To Stretch   

Just like we humans might stretch before and after a nap, cats knead to stretch their muscles. Not only do they love a good stretch before tackling their cat trees or scratch posts, but kneading also lets them flex those muscles (and show off their claws). It’s also possible for them to knead their paws to prepare for a walk or another nap.

To Attract a Mate

Some unspayed female cats knead when they are in heat. They would lie down, purr, and knead the air to let male cats know they’re ready to mate.

Cats in heat might also meow loudly, rub their head against something (your leg, perhaps), pace back and forth, and raise their pelvis with their tail on one side.  

Some cats may feel discomfort during their estrous cycle. Try to be there for her and keep her calm amid the restlessness, making sure she’s comfortable and relaxed. Keep her indoors, and spay her as soon as possible to avoid an unwanted litter of kittens. 

To Show Affection 

Cats might have a reputation for being aloof, but when they wander over and knead you, it’s their way of saying they feel the same warmth and care from you as they did from their moms. Think of cat kneading as one of their many gestures of affection. Watch them bake up a storm when you place them on your lap and pet them!

Your cat kneading your lap might also be their way of saying, “Hey, pay a little attention to me!” They could be hinting at wanting playtime or a scratch behind their ears. Some might even let you rub their bellies. And as you shower them with attention, they’ll knead right back, turning it into a sweet little cycle of love and care.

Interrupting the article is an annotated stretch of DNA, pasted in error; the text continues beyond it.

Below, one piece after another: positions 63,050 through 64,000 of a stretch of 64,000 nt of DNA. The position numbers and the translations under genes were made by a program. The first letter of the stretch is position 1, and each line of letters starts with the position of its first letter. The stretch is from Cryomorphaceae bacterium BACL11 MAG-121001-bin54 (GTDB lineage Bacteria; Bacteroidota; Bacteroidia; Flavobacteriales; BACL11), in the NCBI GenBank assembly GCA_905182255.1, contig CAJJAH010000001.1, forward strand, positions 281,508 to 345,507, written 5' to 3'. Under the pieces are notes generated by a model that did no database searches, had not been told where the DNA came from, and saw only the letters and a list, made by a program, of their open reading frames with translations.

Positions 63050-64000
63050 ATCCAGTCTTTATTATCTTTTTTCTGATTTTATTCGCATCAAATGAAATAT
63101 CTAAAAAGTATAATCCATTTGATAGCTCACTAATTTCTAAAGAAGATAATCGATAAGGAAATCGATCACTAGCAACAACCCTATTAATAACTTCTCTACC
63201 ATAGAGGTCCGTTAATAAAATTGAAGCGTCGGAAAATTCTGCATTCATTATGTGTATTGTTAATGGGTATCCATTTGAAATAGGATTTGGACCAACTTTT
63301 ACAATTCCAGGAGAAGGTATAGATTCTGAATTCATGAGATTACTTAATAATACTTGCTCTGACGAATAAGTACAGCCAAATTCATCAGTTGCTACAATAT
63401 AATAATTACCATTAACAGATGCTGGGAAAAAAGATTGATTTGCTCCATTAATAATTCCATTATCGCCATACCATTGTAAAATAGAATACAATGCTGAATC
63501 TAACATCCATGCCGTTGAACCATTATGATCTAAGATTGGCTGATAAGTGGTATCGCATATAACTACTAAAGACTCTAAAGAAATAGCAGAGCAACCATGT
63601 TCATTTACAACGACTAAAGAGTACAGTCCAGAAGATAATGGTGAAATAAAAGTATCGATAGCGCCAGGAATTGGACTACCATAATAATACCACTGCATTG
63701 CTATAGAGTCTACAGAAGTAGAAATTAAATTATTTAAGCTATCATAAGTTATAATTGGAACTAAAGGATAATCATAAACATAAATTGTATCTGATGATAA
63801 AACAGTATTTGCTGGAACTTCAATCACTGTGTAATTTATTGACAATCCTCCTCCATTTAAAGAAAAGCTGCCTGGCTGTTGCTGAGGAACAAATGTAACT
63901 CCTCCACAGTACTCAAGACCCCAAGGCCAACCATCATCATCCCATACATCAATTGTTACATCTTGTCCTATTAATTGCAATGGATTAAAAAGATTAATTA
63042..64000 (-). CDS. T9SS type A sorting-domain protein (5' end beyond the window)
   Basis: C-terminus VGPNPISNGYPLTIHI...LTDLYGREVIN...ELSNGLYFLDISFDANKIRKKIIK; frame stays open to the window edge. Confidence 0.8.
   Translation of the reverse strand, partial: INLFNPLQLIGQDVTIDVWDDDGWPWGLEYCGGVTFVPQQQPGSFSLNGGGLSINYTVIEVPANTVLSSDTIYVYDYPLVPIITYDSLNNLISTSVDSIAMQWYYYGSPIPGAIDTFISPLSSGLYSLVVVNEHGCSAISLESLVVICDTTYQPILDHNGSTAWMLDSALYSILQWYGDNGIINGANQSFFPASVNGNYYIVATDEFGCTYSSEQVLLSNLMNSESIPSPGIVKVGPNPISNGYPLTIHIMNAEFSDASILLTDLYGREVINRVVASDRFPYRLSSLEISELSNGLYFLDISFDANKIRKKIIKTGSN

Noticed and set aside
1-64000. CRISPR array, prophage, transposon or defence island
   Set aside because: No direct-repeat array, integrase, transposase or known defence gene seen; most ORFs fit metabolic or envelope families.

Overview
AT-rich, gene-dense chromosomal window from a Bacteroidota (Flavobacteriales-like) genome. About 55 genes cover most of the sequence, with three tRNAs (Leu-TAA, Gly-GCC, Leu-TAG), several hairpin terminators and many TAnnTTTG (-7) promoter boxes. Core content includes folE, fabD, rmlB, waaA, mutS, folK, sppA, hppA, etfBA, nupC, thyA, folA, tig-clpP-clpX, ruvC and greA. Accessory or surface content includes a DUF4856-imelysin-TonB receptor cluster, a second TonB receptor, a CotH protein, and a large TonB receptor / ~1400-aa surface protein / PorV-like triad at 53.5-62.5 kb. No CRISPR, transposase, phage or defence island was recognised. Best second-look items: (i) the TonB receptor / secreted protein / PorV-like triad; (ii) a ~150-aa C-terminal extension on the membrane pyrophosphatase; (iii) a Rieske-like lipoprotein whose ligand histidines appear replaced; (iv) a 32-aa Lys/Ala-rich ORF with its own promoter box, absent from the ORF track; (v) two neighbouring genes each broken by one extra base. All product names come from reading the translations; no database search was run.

To Soothe Their Anxiety

A stressed cat may knead as a way to soothe anxiety. They find kneading comforting and can help them manage stress and self-soothe. When cats knead, they are often tapping into a deep-rooted instinct that provides them with a sense of security and well-being. If you notice your cat kneading more than usual accompanied with other signs of anxiety, seek help from your veterinarian to find its cause.

Why Do Cats Purr While Kneading?

Whenever your feline kneads you and you hear that familiar purr, it’s another little sign of contentment. As kittens, purring was a way they let their mothers know that they were okay and happy.  

So the next time your cat kneads you and purrs, it can be that they are content and happy to be with you. Just be aware of the other meanings of purring

What Does It Mean When a Cat Kneads a Blanket?

You may find your kitty kneading on blankets, pillows, stuffed toys, or other soft objects in your home. Your kitty’s kneading behavior is a source of comfort to them, like the time they were a kitten and being nursed by their mother. 

That soft blanket also makes for a nice bed, and with their instinctive trait, they’ll likely knead it first before lying on it. And yes, the blanket is now marked theirs.  

Do All Cats Knead?